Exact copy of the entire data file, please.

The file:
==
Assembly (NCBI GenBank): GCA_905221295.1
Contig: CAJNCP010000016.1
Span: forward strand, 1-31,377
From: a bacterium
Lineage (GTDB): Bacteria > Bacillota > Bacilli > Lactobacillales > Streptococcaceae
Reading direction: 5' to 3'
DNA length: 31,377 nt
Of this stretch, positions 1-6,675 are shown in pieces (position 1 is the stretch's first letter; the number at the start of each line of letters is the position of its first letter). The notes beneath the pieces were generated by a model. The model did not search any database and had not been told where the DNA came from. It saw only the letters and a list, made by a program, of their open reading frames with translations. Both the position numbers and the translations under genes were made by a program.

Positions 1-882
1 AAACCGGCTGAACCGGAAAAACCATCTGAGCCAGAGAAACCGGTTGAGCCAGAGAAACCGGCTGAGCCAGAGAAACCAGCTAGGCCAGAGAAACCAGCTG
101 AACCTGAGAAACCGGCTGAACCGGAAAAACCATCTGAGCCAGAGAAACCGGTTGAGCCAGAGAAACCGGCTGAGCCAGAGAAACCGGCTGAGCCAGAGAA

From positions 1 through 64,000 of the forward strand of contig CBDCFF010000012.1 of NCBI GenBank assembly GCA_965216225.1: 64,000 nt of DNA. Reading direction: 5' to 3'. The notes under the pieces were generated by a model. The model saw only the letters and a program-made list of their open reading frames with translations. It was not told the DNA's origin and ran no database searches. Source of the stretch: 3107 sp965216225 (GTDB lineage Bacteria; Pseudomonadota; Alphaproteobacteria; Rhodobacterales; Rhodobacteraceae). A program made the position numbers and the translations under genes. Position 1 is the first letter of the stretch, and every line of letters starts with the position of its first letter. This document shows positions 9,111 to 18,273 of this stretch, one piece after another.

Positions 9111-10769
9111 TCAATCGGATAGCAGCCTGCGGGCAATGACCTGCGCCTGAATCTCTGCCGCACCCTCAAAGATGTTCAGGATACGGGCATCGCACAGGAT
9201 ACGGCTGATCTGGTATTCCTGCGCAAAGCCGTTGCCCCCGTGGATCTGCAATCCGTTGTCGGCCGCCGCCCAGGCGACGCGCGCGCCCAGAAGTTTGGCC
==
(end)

Assembly (NCBI GenBank): GCA_905221295.1
Contig: CAJNCP010000016.1
Span: forward strand, 1-31,377
From: a bacterium
Lineage (GTDB): Bacteria > Bacillota > Bacilli > Lactobacillales > Streptococcaceae
Reading direction: 5' to 3'
DNA length: 31,377 nt
Of this stretch, positions 1-6,675 are shown in pieces (position 1 is the stretch's first letter; the number at the start of each line of letters is the position of its first letter). The notes beneath the pieces were generated by a model. The model did not search any database and had not been told where the DNA came from. It saw only the letters and a list, made by a program, of their open reading frames with translations. Both the position numbers and the translations under genes were made by a program.

Positions 1-882
1 AAACCGGCTGAACCGGAAAAACCATCTGAGCCAGAGAAACCGGTTGAGCCAGAGAAACCGGCTGAGCCAGAGAAACCAGCTAGGCCAGAGAAACCAGCTG
101 AACCTGAGAAACCGGCTGAACCGGAAAAACCATCTGAGCCAGAGAAACCGGTTGAGCCAGAGAAACCGGCTGAGCCAGAGAAACCGGCTGAGCCAGAGAA

From positions 1 through 64,000 of the forward strand of contig CBDCFF010000012.1 of NCBI GenBank assembly GCA_965216225.1: 64,000 nt of DNA. Reading direction: 5' to 3'. The notes under the pieces were generated by a model. The model saw only the letters and a program-made list of their open reading frames with translations. It was not told the DNA's origin and ran no database searches. Source of the stretch: 3107 sp965216225 (GTDB lineage Bacteria; Pseudomonadota; Alphaproteobacteria; Rhodobacterales; Rhodobacteraceae). A program made the position numbers and the translations under genes. Position 1 is the first letter of the stretch, and every line of letters starts with the position of its first letter. This document shows positions 9,111 to 18,273 of this stretch, one piece after another.

Positions 9111-10769
9111 TCAATCGGATAGCAGCCTGCGGGCAATGACCTGCGCCTGAATCTCTGCCGCACCCTCAAAGATGTTCAGGATACGGGCATCGCACAGGAT
9201 ACGGCTGATCTGGTATTCCTGCGCAAAGCCGTTGCCCCCGTGGATCTGCAATCCGTTGTCGGCCGCCGCCCAGGCGACGCGCGCGCCCAGAAGTTTGGCC